Dr. McAvoy and nurses Ann and Mildred

Dr. Greig McAvoy believes he may know the reason Nash UNC Joint Replacement Center has a high rate of good outcomes.

And he admits, it’s not all about his surgical skills.

As an orthopedic surgeon that does many of the surgeries at the Joint Replacement Center and serves as the director of the program, McAvoy says it’s bigger than one person.

“It’s not just the medical skills and expertise that make our joint replacement program the best I’ve seen,” McAvoy said.

He says it doesn’t just happen in the OR, or just in the physical therapy department, or just in the recovery room.

“It’s the teamwork — all of it put together. It’s the consistent message from start to finish and how we interact with our patients,” McAvoy said. “From the first steps of doing paperwork and evaluations for surgery, all the way to physical therapy post-op — all of us are a team with the goal of the best outcome for our patients.”

One recent patient agrees and wrote a letter praising the team after his wife’s surgery.

Peter K. wrote: “In April 2019, my wife had a right knee replacement performed by Dr. McAvoy. Post surgery, she was transferred to fourth-floor east. Her care on that unit was superb. The nurses, Ann Judd and Crystal Macklin, were very supportive and compassionate to my wife’s needs. The NAs were excellent as well, Mildred Richardson and Kanvis. Both provided comfort and were greatly appreciated.

“Each visit to her room focused on both health care and a chance to provide much needed education about her situation. Barbara was made to feel as if she was an active participant in her recovery.

“The discharge instructions provided by Anne were very thorough and realistic. My wife and I were provided with an honest review of the positives and negatives involved with the recovery process related to a total knee replacement. We both left the hospital knowing what to expect during the weeks of healing that awaited us.”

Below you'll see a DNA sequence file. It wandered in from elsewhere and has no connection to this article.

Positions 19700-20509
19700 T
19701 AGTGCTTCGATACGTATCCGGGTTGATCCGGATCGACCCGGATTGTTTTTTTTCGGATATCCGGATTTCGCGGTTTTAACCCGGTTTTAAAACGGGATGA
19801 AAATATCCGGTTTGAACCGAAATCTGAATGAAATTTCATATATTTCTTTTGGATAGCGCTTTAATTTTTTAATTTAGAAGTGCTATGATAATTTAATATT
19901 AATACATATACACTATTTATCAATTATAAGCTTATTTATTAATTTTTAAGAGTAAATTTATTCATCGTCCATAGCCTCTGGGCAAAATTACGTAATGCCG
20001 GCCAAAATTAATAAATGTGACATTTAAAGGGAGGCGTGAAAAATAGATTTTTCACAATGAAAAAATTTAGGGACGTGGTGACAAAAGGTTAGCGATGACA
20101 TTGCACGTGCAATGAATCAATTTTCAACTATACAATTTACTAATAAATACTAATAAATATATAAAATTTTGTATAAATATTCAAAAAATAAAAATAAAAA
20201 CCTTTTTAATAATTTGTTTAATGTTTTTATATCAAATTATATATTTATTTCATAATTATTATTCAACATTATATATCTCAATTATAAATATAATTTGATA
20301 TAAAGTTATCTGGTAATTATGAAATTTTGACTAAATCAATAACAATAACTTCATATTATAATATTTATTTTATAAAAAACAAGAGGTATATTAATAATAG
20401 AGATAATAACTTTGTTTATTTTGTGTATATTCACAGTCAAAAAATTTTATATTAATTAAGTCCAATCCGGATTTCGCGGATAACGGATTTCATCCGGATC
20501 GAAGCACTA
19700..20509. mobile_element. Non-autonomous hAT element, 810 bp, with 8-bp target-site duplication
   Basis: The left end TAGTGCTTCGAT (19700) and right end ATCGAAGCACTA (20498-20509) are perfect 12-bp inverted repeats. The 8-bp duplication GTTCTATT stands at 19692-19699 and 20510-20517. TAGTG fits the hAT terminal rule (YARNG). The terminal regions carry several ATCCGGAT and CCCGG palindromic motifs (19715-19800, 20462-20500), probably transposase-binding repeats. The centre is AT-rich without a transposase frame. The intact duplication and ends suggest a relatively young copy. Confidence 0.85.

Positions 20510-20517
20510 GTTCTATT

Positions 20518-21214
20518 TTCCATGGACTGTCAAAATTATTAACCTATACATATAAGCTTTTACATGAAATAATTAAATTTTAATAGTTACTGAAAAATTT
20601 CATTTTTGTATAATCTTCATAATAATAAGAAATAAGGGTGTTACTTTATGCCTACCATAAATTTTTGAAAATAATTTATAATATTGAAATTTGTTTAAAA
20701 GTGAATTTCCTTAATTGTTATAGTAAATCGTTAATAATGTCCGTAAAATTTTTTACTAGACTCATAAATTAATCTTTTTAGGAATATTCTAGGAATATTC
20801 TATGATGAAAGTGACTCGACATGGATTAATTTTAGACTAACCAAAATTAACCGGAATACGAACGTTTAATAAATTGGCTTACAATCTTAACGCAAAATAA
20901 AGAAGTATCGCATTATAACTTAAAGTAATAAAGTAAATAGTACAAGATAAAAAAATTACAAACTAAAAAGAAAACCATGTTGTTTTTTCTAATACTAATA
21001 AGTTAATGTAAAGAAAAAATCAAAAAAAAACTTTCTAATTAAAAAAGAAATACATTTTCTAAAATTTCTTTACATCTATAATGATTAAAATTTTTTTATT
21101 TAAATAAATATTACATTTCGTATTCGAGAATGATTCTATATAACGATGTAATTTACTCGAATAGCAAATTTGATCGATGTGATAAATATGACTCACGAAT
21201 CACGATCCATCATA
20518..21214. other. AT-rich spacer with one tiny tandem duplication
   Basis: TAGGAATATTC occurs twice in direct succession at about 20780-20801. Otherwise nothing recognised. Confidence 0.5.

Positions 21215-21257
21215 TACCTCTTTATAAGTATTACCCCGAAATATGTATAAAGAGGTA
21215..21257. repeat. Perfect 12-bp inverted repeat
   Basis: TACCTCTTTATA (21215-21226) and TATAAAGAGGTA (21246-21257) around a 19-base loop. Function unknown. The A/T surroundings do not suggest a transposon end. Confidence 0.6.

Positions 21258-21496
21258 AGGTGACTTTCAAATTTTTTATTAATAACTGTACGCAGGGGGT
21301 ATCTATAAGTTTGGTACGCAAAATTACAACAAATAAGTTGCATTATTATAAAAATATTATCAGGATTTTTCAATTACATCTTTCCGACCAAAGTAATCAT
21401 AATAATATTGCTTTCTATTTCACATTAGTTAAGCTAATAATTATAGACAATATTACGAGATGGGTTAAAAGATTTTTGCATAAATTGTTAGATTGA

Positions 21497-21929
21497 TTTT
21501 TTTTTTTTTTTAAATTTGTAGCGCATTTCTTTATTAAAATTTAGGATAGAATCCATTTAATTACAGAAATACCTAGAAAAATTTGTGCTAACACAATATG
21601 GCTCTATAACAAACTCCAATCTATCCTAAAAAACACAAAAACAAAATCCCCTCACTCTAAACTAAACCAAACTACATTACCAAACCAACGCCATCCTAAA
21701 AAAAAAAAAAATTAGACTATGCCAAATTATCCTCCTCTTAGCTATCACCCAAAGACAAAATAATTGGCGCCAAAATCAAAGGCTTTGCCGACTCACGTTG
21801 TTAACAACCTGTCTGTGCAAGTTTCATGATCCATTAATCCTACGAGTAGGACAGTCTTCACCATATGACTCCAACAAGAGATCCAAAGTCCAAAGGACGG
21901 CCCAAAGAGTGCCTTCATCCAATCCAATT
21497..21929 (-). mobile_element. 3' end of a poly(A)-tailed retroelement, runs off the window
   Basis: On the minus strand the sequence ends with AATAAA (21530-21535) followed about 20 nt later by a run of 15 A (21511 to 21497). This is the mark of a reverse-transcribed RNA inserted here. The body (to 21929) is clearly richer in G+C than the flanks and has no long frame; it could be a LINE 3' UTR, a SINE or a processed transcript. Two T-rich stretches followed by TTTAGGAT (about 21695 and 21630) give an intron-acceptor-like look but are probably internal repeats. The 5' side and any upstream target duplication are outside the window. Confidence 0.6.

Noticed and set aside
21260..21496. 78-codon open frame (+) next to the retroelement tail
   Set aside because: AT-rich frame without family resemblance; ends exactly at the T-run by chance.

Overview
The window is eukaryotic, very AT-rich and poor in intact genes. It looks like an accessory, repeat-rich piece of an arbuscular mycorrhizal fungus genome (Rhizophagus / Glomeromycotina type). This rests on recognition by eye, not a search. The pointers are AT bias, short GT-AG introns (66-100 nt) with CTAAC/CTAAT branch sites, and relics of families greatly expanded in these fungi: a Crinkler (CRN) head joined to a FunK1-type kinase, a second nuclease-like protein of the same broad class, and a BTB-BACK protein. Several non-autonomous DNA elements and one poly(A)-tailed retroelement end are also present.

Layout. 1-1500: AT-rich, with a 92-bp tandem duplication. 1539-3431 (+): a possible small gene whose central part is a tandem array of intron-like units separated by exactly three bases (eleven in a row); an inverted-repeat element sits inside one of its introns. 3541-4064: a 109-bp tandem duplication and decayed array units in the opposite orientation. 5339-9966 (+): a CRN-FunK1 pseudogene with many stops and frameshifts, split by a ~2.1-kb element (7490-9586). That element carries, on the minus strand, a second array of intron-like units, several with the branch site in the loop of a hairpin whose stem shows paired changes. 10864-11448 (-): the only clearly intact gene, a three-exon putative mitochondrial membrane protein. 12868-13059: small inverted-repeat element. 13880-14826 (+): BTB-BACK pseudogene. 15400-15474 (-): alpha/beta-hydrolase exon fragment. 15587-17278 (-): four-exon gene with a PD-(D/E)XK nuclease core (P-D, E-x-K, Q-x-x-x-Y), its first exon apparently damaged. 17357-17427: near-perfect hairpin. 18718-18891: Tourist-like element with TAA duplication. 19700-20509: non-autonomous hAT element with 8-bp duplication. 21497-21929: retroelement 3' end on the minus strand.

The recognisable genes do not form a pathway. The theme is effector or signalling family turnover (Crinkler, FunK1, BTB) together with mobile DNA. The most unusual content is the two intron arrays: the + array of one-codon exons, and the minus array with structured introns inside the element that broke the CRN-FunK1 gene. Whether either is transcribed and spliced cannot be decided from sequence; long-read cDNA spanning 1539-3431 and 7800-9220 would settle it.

McAvoy said the work of team members like nurse Ann Judd, RN, and Mildred Richardson, NA, help make the joint replacement program a first-rate option for North Carolinians needing surgery.

Judd said that she believes the excellent communication between staff and patients helps get the best outcomes for patients.

“Being honest and informative to our patients and making sure they understand each step in the process — from the pre-surgery ‘Joint Class’ to what to expect at physical therapy — helps get them mentally and physically ready for what’s needed for success.”

Mildred Richardson said she sees her care of patients post-op as an important part of their recovery.

“I try to teach them the best way to get up, how to move around, and maybe teach the family members the best way to help. too,” Richardson said. “I know we want our patients up and moving around as soon as possible, so I try to be gentle, but remind them, that’s what they’ve got to do.”

Judd said she appreciates how closely all of her co-workers work together.

“We trust each other and know we’re all in this together,” Judd said. “I know I can mention a problem to Dr. McAvoy and he’ll address it, Mildred knows if she sees something that doesn’t seem quite right, I’ll check it out, or I can ask Mildred if such and such a patient still seems nervous to go home. I think the communication channels we have between us all makes a difference.”

Judd, McAvoy and Richardson all agreed this is not always the normal work-flow relationship in a medical department at a busy hospital.

McAvoy said the Joint Replacement program was designed from the beginning to be different and build success on having such integrated teamwork from the start of the patient experience to the final outcome after physical therapy.

“When this program was developed, a lot of time and thought went into planning: How can we do this better than the way other places are doing it? Where do the problems occur and how can we keep patients on the same page as us, throughout the entire process?” he said. “That was in 2007 — and I think we’ve hit upon a pretty successful way to offer this program to our patients and see some of the best outcome rates in the state.”

All patients at the Joint Replacement Center have a nurse navigator that guides them through the process, and receive a book of facts, forms and information about the surgeries and recovery. The program also offers a Joint Replacement class for patients and their families to take prior to surgery.

Richardson said it best when she commented, “We are kind of like a family, taking care of other families. When you are our patient, we are going to take good care of you.”